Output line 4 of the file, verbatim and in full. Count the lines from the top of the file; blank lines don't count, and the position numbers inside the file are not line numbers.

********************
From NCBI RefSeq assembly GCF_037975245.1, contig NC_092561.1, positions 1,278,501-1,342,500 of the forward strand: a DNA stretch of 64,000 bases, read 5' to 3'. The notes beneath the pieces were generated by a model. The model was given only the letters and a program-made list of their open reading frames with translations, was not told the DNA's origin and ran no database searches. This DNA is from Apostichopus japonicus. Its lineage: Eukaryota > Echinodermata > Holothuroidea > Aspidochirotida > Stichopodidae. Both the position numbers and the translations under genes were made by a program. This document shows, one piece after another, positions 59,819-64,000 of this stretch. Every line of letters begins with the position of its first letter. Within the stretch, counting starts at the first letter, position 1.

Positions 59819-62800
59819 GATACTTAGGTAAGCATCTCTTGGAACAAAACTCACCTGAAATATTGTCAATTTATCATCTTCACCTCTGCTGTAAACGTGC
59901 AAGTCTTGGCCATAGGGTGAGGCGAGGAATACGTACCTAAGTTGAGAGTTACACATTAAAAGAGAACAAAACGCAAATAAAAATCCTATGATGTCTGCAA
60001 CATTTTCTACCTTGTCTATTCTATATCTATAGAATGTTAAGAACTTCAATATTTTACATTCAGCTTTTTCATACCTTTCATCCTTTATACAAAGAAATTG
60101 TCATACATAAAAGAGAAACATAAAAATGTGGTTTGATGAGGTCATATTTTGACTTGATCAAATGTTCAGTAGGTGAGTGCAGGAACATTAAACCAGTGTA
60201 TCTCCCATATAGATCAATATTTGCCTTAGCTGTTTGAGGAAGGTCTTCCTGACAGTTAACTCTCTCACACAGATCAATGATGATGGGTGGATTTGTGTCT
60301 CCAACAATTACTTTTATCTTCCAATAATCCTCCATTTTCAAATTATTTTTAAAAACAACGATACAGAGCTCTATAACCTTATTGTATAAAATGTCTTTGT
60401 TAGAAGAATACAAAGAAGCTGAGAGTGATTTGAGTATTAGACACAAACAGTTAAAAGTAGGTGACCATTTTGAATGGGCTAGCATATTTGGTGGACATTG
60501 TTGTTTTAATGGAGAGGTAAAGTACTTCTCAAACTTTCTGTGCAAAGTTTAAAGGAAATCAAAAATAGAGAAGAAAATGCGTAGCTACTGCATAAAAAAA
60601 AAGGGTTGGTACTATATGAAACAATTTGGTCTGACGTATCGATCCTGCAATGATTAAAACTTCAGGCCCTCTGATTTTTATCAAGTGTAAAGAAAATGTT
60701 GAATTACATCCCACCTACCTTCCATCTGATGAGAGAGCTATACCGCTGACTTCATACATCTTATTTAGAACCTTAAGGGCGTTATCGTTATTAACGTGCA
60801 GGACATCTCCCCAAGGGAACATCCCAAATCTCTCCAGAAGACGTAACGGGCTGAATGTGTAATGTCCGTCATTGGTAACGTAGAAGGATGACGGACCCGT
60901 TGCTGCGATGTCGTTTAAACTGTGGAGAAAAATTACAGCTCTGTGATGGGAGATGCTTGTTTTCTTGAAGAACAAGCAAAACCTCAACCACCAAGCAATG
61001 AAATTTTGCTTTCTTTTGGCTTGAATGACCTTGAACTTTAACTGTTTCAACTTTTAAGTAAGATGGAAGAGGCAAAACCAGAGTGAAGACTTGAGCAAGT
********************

59901 AAGTCTTGGCCATAGGGTGAGGCGAGGAATACGTACCTAAGTTGAGAGTTACACATTAAAAGAGAACAAAACGCAAATAAAAATCCTATGATGTCTGCAA